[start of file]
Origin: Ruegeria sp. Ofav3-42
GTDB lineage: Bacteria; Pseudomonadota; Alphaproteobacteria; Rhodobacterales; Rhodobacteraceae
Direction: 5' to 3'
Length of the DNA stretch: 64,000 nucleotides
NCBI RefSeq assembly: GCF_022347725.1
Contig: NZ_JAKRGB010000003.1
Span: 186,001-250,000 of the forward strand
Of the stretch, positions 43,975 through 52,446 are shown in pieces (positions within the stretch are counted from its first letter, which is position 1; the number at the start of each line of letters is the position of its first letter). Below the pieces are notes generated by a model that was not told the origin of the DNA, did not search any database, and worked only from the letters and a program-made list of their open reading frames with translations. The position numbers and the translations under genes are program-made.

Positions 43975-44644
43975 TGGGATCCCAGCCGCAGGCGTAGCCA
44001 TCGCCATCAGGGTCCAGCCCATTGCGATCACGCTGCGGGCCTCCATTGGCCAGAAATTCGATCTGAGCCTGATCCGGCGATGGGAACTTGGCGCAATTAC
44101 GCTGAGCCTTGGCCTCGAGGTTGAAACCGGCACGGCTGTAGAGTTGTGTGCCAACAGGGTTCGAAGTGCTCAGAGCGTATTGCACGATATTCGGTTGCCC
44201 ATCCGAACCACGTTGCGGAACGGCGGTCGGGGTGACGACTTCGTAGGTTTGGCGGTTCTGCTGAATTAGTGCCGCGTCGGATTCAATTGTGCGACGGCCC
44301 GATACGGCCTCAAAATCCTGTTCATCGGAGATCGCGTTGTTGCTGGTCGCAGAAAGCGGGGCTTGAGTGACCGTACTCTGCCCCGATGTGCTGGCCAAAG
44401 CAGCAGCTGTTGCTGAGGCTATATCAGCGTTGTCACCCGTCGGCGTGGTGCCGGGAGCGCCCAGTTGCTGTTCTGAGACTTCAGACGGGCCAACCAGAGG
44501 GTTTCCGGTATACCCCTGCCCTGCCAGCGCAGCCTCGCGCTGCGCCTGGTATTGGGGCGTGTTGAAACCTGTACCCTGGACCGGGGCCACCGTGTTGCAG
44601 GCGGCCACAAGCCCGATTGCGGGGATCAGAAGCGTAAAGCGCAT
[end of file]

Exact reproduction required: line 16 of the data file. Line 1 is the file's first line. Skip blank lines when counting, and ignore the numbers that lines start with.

44501 GTTTCCGGTATACCCCTGCCCTGCCAGCGCAGCCTCGCGCTGCGCCTGGTATTGGGGCGTGTTGAAACCTGTACCCTGGACCGGGGCCACCGTGTTGCAG